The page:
Another way to launder one’s reputation in Washington, of course, is to cut out reporters and write a book yourself—though reporters, of course, always end up involved in this process, too. Yesterday, many journalists salivated over nuggets, reported by the Post and the New York Times, from a new tell-all by Stephanie Grisham, who, as Trump’s press secretary, told very little: she failed to hold a single formal briefing for these journalists or their colleagues. (The book is called I’ll Take Your Questions Now, because of course it is.) The anecdotes ranged from the serious (sexual harassment in the White House) to the not-so-much (the calming influence on Trump of the song “Memory,” from Cats), though they were uniformly damning of the former president. As with Milley, Trump and those in his orbit lined up to savage Grisham’s honor. “Stephanie didn’t have what it takes,” Trump said, and “now, like everyone else, she gets paid by a radical left-leaning publisher to say bad and untrue things.” Peter Navarro, who was a trade adviser to Trump, argued that if Maggie Haberman was “pimping” Grisham’s account then it must be “BS.” The Times’s story on the book was written by Katie Rogers, not Haberman.

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Again, though, one needn’t have a pro-Trump agenda to question Grisham’s credibility—she served for nearly the entire span of the Trump administration, working mostly for Melania Trump before finally resigning after the insurrection, and her no-show as press secretary should speak for itself. The Post and Times stories mentioned her failure to hold a briefing, and the coda of the latter story quoted Grisham’s admission, in her book, that she “should have spoken up more.” Still, the Grisham discourse I’ve seen has generally cast her as a valuable frontline witness to Trump’s character, without much interrogation of her own character and motivations for only “speaking up” now. This isn’t to say that her account is inherently unreliable or lacking in value. But we ought to view the important bits as leads to follow, not just juicy gossip.

The cases of Grisham and Milley are very different, but some similar points apply to coverage of the latter, and more urgently so, given that he still holds an extremely powerful position. His actions during the Trump endgame may very well have been highly necessary and appropriate; in any case, he has much to say and a right to say it. But we should be careful not to let his account trickle unchallenged into a wider media narrative casting him as the last line of defense against fascism in America, with tales of his brave acts asserted as fact, rather than attributed to him. Interrogating Milley’s intentions—and past actions—is not to indulge bad-faith Trumpian attacks; quite the opposite. A key storyline of the Trump era has been the complicity of others in his abuses—the exact sort of people, in fact, who are now savaging Milley and Grisham on Trump’s behalf. But Milley and Grisham were there, too. Sometimes, in our desperation to hear damning stories about Trump personally, we seem to forget to ask what the storytellers did.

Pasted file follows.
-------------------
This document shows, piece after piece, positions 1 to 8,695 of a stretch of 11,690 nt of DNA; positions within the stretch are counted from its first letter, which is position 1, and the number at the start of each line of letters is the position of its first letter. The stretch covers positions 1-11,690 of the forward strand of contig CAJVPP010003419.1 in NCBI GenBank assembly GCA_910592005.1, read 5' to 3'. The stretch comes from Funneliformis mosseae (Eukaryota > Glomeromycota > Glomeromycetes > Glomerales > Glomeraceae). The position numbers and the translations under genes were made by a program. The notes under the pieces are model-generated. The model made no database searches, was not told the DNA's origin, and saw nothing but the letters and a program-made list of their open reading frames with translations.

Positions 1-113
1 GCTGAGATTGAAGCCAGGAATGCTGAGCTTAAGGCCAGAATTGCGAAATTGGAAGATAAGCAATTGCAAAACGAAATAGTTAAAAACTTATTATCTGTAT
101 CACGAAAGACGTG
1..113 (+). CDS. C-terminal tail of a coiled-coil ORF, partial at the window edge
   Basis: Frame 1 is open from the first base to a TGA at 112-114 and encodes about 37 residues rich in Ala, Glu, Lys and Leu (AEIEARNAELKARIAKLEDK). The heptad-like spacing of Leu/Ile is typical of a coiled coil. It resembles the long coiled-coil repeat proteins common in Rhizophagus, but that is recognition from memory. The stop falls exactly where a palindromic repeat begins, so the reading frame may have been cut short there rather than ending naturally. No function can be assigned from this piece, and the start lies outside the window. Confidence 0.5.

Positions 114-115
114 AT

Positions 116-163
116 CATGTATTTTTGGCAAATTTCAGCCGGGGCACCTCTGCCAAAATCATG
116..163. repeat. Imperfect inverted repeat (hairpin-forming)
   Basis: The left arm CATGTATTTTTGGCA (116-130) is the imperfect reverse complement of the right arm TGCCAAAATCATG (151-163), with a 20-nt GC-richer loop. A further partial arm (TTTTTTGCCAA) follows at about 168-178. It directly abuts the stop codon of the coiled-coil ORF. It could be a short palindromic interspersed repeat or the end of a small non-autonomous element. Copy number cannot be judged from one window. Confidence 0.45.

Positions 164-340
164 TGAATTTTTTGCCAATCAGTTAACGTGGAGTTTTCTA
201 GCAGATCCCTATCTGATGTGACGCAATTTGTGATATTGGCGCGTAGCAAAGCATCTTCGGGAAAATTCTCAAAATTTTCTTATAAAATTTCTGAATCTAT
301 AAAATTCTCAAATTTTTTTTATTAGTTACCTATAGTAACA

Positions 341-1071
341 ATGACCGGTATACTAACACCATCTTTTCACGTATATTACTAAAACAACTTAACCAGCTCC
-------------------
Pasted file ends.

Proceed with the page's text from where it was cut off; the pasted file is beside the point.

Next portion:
Last year, John Bolton, Trump’s former national security adviser, came out with a book of his own in which he excoriated the former president. Bolton, of course, has a questionable foreign-policy record that long predates Trump—in the book itself, he said Trump’s “most irrational” act to that point had been his failure to bomb Iran—yet as he promoted the book, journalists (with some noble exceptions) mostly asked him about Trump’s threat to America. Last night, Bolton went on CNN and defended Milley against Republican senators’ attacks on his dealings with the media. “Everybody in Washington talks to reporters, as you well know,” Bolton told Wolf Blitzer. “Milley could have felt that there was history at stake here with these authors writing these books. And he wanted to make sure that his version of it was out there.”

Below, more on Milley, Grisham, and Trumpworld:

  • Gone with the Vind: After the details from the Woodward and Costa book became public, Trump fans weren’t the only people to question whether Milley had stepped beyond his rightful authority; some liberals did, too. Writing for the Post, Alexander Vindman, a former military official who testified against Trump as part of his first impeachment, argued that while Milley had “justifiably deep concerns on multiple occasions regarding an unhinged and increasingly erratic president,” Milley could have resigned and publicized his concerns rather than seek to “circumvent or subvert the chain of command.” He added that, if we want institutional “guardrails rather than relying on a constant supply of individual saviors, we should hold our leaders accountable.”
  • Holding our leaders accountable: Last month, after the US military fired a drone at a vehicle that it said posed an imminent terror threat to Kabul’s airport as the US finalized its withdrawal from Afghanistan, Milley described it as a “righteous strike”—but reporters from the Times, the Post, and other outlets soon reported that the strike killed ten civilians, none of whom were terrorists and seven of whom were children. Milley eventually acknowledged that he had spoken too soon, calling the strike “a horrible tragedy of war.” Senators asked about the strike at the hearing yesterday, and the Times pegged a related video investigation to the top of its homepage, just below its live coverage of the hearing. The investigation found that a supposed ISIS “safe house” that Zemari Ahmadi, the target of the strike, had visited was actually the home of an aid worker and his family.